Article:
Having completed the application and basking in the glory of a job well done, it is now time to review what was done and how. We should determine if we chose the right method for our development and whether this method will be the one of choice; or if we should move on to other methods. Remember we are new at this and we are trying to determine the best way of doing things.
The Java application ran without a heavy load and the load times were low. The page loaded a list of over 6000 users in a matter of seconds leaving the complete page to be rendered in the browser in approx. 10 seconds within a LAN environment and approx. 60 seconds on a dial-up connection. Acceptable! Just a simple program only used occasionally, perhaps once every 3 months or so, was the idea.
However, wanting to be sure we couldn’t get it to go any faster, we moved onto our analysis and took a look at the SAP side. I had just been to my first SAP course in Walldorf at this point and was anxious to try out what I learned in the class on performance monitoring. The first step after looking at the traces and the connections in the SAP System was to see if there were any known issues.
The OSS, we all know it’s that place to find answers when you have a problem, right? Well, actually, no it’s not, it’s more than that. My first task was to go to the OSS and search for SAP Notes on performance tuning and JCo, to try to find related notes to make sure we had our security and everything set just right. I mean, you don’t want to blow your whole security setup by allowing an external program to log in to the system and retrieve data or anything like that. It was during this search that on a whim I typed in “RFC_READ_TABLE”, 31 hits. I actually found 31 Notes related to this one function. Needless to say my throat got a little tight and my mouth dry. Most of the Notes were all related to some sort of error, and one Note in particular delivered the crushing blow, the final death. SAP Note 382318 basically sums it up: “Don’t use it!!”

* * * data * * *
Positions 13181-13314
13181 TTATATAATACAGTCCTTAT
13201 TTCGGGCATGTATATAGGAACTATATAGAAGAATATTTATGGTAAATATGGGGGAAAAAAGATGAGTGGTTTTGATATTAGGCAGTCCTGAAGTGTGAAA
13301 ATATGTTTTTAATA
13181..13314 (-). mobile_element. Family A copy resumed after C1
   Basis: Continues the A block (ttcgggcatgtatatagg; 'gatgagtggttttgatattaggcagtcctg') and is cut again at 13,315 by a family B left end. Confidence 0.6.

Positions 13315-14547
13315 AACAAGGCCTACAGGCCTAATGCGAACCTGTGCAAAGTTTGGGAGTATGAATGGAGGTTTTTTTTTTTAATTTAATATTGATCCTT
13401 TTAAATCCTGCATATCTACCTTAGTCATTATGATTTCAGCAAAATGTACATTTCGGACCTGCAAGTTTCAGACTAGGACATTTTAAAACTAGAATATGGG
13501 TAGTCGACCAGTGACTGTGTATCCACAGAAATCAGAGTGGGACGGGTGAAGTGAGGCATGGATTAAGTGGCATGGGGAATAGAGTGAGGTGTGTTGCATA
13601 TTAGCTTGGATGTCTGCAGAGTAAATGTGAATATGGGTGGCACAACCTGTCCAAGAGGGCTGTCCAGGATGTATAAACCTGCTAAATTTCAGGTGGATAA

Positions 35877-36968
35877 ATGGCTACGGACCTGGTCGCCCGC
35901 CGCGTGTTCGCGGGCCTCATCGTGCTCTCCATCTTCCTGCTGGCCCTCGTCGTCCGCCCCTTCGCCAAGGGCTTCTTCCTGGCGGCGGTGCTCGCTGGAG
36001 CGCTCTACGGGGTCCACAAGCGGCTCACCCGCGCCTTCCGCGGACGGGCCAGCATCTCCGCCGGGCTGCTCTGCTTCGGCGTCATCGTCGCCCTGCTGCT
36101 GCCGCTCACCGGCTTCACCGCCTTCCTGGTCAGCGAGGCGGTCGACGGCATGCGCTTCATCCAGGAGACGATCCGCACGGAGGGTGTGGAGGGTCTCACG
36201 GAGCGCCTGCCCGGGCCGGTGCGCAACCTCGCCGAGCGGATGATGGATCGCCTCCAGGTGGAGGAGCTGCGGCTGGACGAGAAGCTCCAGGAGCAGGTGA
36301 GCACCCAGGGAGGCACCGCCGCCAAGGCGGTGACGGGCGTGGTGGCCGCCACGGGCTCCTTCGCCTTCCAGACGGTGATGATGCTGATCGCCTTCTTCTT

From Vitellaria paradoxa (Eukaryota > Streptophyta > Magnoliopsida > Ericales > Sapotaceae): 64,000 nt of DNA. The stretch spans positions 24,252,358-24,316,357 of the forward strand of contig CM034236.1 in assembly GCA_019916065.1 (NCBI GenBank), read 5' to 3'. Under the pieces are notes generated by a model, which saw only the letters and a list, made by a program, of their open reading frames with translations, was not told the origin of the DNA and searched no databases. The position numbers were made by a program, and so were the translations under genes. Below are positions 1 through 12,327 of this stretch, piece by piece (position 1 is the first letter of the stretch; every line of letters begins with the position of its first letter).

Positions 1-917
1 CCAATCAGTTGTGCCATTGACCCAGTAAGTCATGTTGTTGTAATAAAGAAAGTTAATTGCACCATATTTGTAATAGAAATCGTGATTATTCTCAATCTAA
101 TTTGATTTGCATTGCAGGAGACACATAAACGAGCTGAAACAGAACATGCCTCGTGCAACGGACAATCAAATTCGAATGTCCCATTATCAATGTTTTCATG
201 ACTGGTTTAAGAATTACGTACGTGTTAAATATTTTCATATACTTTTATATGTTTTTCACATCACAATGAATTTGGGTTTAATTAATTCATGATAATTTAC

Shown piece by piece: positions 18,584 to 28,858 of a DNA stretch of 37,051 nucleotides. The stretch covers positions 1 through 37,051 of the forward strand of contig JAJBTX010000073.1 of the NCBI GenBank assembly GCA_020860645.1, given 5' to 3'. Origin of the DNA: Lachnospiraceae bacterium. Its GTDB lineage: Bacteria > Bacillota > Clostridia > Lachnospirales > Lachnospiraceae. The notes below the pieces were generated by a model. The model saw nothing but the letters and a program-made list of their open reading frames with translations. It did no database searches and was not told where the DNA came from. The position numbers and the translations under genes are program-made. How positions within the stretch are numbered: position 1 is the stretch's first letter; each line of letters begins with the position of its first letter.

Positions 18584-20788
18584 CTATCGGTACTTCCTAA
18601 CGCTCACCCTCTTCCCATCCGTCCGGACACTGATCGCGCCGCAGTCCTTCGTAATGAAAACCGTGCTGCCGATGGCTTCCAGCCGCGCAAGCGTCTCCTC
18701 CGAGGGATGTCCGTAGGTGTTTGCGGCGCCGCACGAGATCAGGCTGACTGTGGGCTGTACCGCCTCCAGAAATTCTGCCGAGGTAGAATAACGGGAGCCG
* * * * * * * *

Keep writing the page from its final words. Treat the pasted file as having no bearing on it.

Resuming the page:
Lesson Learned: Check the OSS before you get too far into the application, especially if you are using a standard BAPI/FM. Might save yourself some time.
At this point I figured the score was…
Web Developer 0
Having discussed my findings with my co-workers, we decided that I should rewrite the program. But how? I mean it took us so long to find this “not to be used” FM in the first place and now? After pondering over the problem for a while, we realized that this wasn’t a terribly huge set back or failure, in fact we accomplished the task we set out to do in the first place. Determine which method of development we want to use, so why not rewrite the project using a new method and analyze the result?
By this point we’ve installed our first WebAS 6.20 system and it seems to be up and running and stable now, so we decided to try our hand at BSPs.
So back to the beginning: where to find data on BSPs and how they work? This went actually quite a bit easier as there are many example BSPs delivered with the system. So I began playing around with the layout and I managed to get get the page layout and the BSP working just the way I wanted. The next problem came when trying to get the data. Sound familiar? The exact same problem as before.
Once again I hit the message forums and the MarketPlace and started looking. Much to my surprise there were lots more examples and help available, but still nothing that screamed “solution”.
The next blog entry from this series will go into details about the entire search process we used to figure out how to create this BSP and to retrieve the data we wanted from the systems.